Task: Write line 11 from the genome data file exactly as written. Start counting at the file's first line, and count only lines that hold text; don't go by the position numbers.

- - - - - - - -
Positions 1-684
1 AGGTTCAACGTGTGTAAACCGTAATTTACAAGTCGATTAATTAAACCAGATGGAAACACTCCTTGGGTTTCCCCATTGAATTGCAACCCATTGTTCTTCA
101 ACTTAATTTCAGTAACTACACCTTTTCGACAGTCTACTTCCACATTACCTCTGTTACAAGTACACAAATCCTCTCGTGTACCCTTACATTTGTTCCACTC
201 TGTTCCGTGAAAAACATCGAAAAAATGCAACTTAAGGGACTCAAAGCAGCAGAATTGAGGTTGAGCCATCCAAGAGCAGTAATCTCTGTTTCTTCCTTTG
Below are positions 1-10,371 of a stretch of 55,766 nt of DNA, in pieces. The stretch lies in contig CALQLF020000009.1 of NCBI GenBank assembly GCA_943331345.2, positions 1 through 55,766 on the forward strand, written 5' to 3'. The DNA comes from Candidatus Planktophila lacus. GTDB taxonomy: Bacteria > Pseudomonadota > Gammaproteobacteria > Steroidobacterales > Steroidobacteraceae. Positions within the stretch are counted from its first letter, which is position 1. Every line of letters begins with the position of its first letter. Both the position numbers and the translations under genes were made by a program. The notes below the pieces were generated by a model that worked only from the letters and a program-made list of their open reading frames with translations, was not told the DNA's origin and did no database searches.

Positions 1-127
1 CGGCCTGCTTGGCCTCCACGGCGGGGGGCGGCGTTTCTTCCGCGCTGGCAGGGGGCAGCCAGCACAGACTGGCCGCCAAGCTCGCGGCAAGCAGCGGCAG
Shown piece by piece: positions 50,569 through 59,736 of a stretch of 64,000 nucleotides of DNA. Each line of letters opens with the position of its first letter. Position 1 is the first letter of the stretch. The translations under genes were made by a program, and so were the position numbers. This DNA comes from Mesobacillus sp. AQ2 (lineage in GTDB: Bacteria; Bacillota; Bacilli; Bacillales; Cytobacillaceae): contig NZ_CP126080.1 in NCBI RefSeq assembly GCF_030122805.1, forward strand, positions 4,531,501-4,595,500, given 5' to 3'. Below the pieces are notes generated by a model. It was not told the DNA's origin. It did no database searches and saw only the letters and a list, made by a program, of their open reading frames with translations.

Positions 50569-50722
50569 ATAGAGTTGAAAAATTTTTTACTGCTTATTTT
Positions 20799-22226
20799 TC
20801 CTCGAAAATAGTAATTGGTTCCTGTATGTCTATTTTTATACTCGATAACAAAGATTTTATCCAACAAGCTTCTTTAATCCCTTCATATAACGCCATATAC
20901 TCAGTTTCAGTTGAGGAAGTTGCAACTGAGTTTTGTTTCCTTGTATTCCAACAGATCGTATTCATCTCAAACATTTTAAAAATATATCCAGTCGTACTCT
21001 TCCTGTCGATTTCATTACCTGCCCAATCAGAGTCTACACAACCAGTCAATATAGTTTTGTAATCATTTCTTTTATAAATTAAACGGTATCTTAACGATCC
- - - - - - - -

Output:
Positions 20799-22226